Whilst for many people they are perfectly happy enjoying fencing on a recreational basis in clubs, others might want to start competing.
There are probably two to three questions you are asking:
Before you start reading this page it’s a good idea to know something about the weapons (click here), and something about the rules (click here).
To understand how a competition is run, first we need to understand the basics about competitive fencing matches. There are typically two types of fight/bouts – Poule Bouts and Direct Elimination Bouts.
If you’ve been fencing in a local club, chances are already you have been practicing competitive fencing up to a different numbers of hits.
If a group of you get together and all fence each other once we call this a ‘poule’ or ‘pool’, the spelling doesn’t matter too much, just remember it’s got nothing to do with swimming or chicken!
Each fight (or ’bout’) within a poule is normally fenced first up to five hits over a maximum of three minutes. (Worth noting that sabre is so quick we don’t bother timing it).
If the scores are equal after 3 minutes there is an extra priority minute – first person to score (or get a single light in epee) wins. Just before that minute the referee will award priority based on a random generator (usually built into the box but coin tossing and pen spinning works too!)
The bout order that you fence in is dictated by the rules and often the ‘poule-sheet’ (the score sheet) will have these listed out.
Understanding a poule sheet (how and where to record victories and defeats) takes a bit of time – so we will cover than in a separate section (coming soon).
Direct Elimination (DE) Bouts
Direct Elimination (DE) bouts are longer fights. If you win a DE fight you move to the next stage of the competition. If you lose you are either out or into a secondary stage (placement playoffs or repecharge – see below).
Example of DE fight formats can be:
For all these bouts if the scores are equal after time runs out you go straight to the priority minute (see the section above for that). Worth noting you don’t get a minute’s rest before – so you need to be ready!
Because sabre isn’t timed there is a 1 minute break once the first person gets to 8 (for 15 hit matches) and 5 (for 10 hit matches).
Fencing competitions are typically made up of a combination of poules and DE matches. But not always. It’s a really good idea to make sure you know the format of the competition before you start – people do sometimes disappear early as they think it’s all over – and it’s not! The format should be on the entry form, and if not the information will be available on arrival. Some types of competitions give organisers some flexibility to change the format, which might be necessary depending on whether everyone turns up on the day.
Usually a competition will start with one or more poules. There are rules about how these are drawn up, normally based on a ‘seeding’ – which can be based on published ranking lists, or results in other tournaments.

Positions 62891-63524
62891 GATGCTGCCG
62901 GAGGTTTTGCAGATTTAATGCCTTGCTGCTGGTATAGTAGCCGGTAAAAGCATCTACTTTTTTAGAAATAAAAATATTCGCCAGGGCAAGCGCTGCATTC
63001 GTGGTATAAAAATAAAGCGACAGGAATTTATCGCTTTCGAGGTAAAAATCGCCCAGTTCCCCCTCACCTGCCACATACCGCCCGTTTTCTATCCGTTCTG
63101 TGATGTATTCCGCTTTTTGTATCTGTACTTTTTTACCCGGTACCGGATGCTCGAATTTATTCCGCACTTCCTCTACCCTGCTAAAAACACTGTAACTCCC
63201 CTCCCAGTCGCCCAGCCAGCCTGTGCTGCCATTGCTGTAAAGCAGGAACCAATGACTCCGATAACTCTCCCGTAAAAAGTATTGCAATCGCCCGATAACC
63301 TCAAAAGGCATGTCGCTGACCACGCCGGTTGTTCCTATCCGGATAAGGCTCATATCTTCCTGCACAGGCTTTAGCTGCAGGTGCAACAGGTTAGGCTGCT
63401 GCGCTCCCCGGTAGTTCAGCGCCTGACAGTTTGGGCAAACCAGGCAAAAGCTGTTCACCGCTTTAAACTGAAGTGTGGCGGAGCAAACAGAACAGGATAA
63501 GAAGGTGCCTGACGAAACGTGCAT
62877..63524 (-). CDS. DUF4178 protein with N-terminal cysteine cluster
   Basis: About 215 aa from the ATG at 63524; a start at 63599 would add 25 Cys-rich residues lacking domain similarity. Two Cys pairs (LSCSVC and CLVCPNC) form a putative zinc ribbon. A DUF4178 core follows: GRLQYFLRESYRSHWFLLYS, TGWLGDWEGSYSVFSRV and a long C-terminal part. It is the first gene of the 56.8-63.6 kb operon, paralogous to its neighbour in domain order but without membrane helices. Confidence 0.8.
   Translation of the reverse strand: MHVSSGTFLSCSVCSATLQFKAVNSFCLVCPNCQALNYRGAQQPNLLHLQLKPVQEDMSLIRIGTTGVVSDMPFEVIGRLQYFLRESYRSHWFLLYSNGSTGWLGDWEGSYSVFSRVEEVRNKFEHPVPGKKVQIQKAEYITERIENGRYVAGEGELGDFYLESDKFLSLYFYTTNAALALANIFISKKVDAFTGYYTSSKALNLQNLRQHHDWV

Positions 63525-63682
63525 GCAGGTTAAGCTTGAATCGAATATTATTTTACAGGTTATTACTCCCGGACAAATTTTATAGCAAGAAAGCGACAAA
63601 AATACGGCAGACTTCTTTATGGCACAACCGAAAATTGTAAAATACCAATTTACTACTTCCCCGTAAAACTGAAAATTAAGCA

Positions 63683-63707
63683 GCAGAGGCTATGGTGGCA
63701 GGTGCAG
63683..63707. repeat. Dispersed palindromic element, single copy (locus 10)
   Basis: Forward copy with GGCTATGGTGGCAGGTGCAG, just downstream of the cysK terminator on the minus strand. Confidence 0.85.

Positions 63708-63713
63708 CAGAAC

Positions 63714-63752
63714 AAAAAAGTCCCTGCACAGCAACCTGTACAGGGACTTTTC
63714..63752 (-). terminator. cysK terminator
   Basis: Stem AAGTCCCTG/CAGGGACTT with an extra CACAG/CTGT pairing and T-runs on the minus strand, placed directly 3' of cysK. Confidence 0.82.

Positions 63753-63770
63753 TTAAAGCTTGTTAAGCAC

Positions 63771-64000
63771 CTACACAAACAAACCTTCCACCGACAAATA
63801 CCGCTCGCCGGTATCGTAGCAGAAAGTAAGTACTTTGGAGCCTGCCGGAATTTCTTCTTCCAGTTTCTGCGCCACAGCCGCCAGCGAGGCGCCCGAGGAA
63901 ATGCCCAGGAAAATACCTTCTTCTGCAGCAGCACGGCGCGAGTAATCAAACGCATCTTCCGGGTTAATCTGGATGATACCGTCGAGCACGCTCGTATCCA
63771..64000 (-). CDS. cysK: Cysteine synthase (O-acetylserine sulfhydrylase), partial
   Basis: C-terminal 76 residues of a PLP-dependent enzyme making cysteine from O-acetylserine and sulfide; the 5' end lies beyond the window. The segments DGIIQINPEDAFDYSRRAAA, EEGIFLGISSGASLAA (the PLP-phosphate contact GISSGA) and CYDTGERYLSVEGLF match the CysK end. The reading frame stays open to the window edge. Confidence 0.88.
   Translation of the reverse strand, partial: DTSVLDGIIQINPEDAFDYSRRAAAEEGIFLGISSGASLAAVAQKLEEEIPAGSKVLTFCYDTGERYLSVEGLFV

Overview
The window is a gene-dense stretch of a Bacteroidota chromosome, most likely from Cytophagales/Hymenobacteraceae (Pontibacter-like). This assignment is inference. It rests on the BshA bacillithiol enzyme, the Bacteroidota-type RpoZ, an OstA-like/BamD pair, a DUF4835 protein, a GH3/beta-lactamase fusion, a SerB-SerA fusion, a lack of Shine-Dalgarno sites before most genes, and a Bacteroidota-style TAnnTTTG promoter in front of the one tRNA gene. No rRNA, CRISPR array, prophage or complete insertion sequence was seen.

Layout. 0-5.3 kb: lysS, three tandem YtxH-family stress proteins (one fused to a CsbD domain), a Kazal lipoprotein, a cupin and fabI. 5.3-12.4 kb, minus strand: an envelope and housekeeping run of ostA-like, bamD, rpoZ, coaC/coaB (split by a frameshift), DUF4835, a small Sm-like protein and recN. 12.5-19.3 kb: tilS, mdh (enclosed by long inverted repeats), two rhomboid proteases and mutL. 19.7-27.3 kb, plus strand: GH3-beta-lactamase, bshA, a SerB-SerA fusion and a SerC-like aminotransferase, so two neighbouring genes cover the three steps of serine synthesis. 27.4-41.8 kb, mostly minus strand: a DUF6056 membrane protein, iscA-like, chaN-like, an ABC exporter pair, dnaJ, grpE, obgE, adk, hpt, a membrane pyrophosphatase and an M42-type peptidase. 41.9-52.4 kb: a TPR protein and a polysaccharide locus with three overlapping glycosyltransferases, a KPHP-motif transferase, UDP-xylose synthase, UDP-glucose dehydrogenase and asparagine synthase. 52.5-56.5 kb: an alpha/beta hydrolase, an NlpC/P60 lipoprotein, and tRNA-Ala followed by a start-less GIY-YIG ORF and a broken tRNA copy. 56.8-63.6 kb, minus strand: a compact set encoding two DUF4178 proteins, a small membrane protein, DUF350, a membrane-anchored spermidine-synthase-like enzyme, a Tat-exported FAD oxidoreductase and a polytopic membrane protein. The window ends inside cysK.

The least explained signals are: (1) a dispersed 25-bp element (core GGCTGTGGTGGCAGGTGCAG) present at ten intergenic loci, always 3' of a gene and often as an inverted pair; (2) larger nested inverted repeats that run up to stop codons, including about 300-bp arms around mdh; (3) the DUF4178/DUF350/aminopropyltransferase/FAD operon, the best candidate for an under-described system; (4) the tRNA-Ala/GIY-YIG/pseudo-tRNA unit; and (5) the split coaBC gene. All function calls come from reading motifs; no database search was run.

Sometimes to make competitions go faster poules can be split across more than one piste so you should always keep an eye on who is fencing where.
To create a DE tableau competitors are listed (or ‘seeded’) by results from the poule(s). The order is based on 2 ‘indicators’. Firstly, your fight win ratio (eg if I win one out of five matches my ratio will be one divided by five = 0.2) and then second by hit indicator – the total number of hits you have scored – the total number of hits you have received.
Sometimes there is a ‘cut’ – that means the people at the bottom of the list don’t go through to the DE tableau. Again, it’s good to check this before the poules, rather than assuming everyone will ‘go up’ to the DE.
Once this post poule seeding list has been created the fights are drawn – the tableau works in the multiples of 2 – so depending on how many competitors you might have a tableau of 4, 8, 16, 32, 64, 128 etc. The draw will see fencer #1 fighting #128, #2 fighting #127 and so on (top tip if you want to find your opponent – the sum of your positions equals one more than the tableau round total). If there aren’t enough fencers to fill the tableau the top fencers will get a ‘bye’ to the next round, this means they don’t have to fence in that round.
Often when you lose a DE bout it means you are out of the tournament. Sometimes we use a system called ‘repecharge’ which essentially gives the losers another go – lose twice and you are definitely out!
Team events also typically run using the Poules and DE format. A team in fencing is normally made up of 3 people. A team match typically consists of every fencer in the team fencing every other member of the opposing team in a pre-determined relay order to 45hits. Each relay has a maximum score and a maximum time . And there are some rules about reserves, and substitutions too.
It’s important to think about what you want out of a competition experience. What is right for you (or your child)? Do you want something where the focus is on fun, developing your skills (maximising what we call ‘time on task’) or are you desperate to launch into the world of ranking points and pit your skills against the very best? Whilst the latter can be tempting, it’s important to understand that the format of the top competitive events (1 round of poules and a DE) are typically designed so the very best will fence the very worst in the DE. This can create huge disparities in ability and not always the best experience for a fencer starting out.
The first person to ask will be the club coach. They will be best placed to help you navigate what competitions are available. All BF licensed recreational and competition events are listed here on the BF website, but your club may run inter club/school/uni matches which might also be a good friendly first experience.
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